Lowen Dydh Sen Pyran

Today is St Piran's Day the Patron Saint of Cornwall.

Here is Dick Cole the Leader of Mebyon Kernow's annual St Piran's day message:

St Piran's Day represents a wonderful opportunity for local people to remember what is fantastic about Cornwall and to celebrate its distinct identity and its inclusive traditions.

“As a proud Cornishman, I would encourage everyone to get out there and to do something positive to celebrate Cornwall. But as we celebrate on 5th March, we also need to look ahead and consider how we can work for a better deal for Cornwall all year round."

“2009 is election year and, on 4th June, Cornwall will elect 123 members on the new single tier council. MK opposed the undemocratic imposition of the unitary council on Cornwall, but it will soon be a reality.

“We need it to be a success for the sake of the ordinary people of Cornwall. And that means electing councillors who really do have Cornwall’s best interests at heart.

“On this St Piran’s Day, I appeal to one and all to look afresh at the politics of 21st century Cornwall and support candidates from Mebyon Kernow – the Party for Cornwall.”


  1. Good to see interest and support for St Piran's Day growing.

    Glad also that I can understand the Cornish - Lowen Dydh Sen Pyran, which, using my Welsh, translates as Llawen Ddydd San Pyran! Happy/Merry/Glad St Piran's Day.

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  3. Ok forgive my ignorance (Learnt Welsh as an adult so very much my 2nd language) but why isn't it Dydd San Pyran Llawen - (as in Nadolig Llawen)as in Welsh (and I'm amsuming in Cornish) the adjective usually comes 2nd.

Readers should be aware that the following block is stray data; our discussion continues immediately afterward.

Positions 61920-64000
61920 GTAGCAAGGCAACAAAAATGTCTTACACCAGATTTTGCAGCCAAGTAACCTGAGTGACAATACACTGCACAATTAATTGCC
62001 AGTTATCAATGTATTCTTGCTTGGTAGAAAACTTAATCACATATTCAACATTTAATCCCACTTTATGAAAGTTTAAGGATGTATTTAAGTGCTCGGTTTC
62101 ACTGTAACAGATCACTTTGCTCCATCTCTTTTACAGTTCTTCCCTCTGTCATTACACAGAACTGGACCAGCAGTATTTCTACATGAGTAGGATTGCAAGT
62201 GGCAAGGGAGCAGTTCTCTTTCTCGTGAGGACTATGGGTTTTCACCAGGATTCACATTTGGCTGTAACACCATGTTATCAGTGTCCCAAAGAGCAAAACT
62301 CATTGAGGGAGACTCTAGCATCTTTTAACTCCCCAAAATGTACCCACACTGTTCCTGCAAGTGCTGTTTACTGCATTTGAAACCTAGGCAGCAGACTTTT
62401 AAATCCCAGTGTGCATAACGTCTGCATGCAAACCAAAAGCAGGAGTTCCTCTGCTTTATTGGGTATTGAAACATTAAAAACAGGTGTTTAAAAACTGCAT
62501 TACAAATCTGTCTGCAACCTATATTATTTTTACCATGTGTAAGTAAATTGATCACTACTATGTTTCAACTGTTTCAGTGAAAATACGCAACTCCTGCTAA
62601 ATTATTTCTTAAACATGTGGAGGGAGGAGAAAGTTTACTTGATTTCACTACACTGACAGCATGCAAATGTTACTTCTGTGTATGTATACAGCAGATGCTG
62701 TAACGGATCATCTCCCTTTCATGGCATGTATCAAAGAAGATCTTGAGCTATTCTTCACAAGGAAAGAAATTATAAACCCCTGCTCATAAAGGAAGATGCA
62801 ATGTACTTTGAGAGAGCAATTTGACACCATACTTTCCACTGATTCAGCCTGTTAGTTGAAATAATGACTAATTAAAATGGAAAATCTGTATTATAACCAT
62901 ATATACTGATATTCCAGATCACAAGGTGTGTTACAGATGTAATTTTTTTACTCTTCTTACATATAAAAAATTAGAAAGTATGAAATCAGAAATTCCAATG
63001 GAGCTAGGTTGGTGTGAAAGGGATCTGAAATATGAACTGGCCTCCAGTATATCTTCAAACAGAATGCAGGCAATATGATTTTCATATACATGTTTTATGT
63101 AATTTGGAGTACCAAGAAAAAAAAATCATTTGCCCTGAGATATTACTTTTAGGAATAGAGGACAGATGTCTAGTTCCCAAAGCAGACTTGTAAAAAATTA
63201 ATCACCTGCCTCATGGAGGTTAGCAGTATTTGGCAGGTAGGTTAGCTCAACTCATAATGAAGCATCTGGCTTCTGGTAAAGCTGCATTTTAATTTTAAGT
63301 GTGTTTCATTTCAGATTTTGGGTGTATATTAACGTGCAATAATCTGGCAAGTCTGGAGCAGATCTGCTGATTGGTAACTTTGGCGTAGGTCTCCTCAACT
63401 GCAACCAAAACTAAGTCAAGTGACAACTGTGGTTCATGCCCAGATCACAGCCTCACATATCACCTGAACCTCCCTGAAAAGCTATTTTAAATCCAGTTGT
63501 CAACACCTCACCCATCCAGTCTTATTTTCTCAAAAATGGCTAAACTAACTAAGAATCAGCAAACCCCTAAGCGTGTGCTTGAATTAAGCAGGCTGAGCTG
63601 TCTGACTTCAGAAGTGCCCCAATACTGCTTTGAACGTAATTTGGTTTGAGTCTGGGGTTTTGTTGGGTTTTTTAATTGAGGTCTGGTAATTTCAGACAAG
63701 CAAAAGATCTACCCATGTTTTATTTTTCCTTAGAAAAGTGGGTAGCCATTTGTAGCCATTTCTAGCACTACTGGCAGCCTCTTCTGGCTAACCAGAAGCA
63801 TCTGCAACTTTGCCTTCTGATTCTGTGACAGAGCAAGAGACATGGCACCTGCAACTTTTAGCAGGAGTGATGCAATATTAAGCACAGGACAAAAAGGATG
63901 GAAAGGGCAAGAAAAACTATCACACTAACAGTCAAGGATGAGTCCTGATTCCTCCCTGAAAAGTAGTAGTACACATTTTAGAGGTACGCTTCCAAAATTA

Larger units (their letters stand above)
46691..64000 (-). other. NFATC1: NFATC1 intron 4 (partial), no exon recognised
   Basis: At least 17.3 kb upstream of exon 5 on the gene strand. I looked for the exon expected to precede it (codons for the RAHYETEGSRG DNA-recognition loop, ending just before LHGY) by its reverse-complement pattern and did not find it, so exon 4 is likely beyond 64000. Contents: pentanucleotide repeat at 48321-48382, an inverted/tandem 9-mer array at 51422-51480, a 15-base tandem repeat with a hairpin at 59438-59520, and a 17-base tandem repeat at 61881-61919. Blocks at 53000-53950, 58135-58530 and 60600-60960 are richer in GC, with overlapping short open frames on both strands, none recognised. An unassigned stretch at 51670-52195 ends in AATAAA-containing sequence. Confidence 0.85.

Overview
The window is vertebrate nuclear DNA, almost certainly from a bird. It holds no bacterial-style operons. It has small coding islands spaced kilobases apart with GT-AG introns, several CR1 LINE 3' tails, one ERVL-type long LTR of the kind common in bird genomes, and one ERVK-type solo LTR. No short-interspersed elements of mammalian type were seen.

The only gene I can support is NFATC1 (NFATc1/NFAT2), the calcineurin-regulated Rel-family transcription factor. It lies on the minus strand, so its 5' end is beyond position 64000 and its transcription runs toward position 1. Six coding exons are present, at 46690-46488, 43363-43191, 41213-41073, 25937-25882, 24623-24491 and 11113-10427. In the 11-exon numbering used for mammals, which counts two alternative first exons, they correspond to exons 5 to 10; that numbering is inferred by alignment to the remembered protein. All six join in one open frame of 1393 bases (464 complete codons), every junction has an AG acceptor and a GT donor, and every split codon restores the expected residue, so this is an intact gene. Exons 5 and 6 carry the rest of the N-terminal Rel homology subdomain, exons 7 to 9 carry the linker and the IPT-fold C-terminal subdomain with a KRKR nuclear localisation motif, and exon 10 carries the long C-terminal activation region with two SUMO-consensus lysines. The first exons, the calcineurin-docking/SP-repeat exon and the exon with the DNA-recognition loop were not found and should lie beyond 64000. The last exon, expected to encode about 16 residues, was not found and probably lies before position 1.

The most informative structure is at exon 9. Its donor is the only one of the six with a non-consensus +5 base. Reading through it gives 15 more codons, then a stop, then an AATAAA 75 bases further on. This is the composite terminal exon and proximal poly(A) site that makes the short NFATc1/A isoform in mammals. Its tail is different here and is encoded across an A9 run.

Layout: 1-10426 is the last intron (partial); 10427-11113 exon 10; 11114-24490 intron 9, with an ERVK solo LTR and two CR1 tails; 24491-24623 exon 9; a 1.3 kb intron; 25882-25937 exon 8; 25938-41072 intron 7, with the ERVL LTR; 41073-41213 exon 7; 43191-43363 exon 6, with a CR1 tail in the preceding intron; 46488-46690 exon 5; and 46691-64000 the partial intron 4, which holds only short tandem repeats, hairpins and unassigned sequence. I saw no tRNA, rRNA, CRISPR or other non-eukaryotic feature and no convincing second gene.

4. As Dai Twp says, Lowen Dydh does sound the wrong way round for a Welsh speaker. My only suggestion (but I'll bow to any Cornish speaker) is, as a Welsh-speaker is sounds as a more poetic way of saying it. Does this mean, that, say in the middle ages that llawen ddydd / lowen dydh was the correct order and has now become anachronistic and hence 'poetical' in Welsh? Or is there another reason.

    I know that in Brythonic (the mother language of both Welsh and Cornish) that the order of words was different and that the adjective came first (like in this case). We know this partly because of place names like Malvern in England which comes from the Welsh/Brythonic Moel Fryn - 'Bald Hill', bryn (hill) having mutated to fryn. Is this what's happened and Cornish has retained this more conservative form?

    But again, I bow to any Cornish speaker who knows better!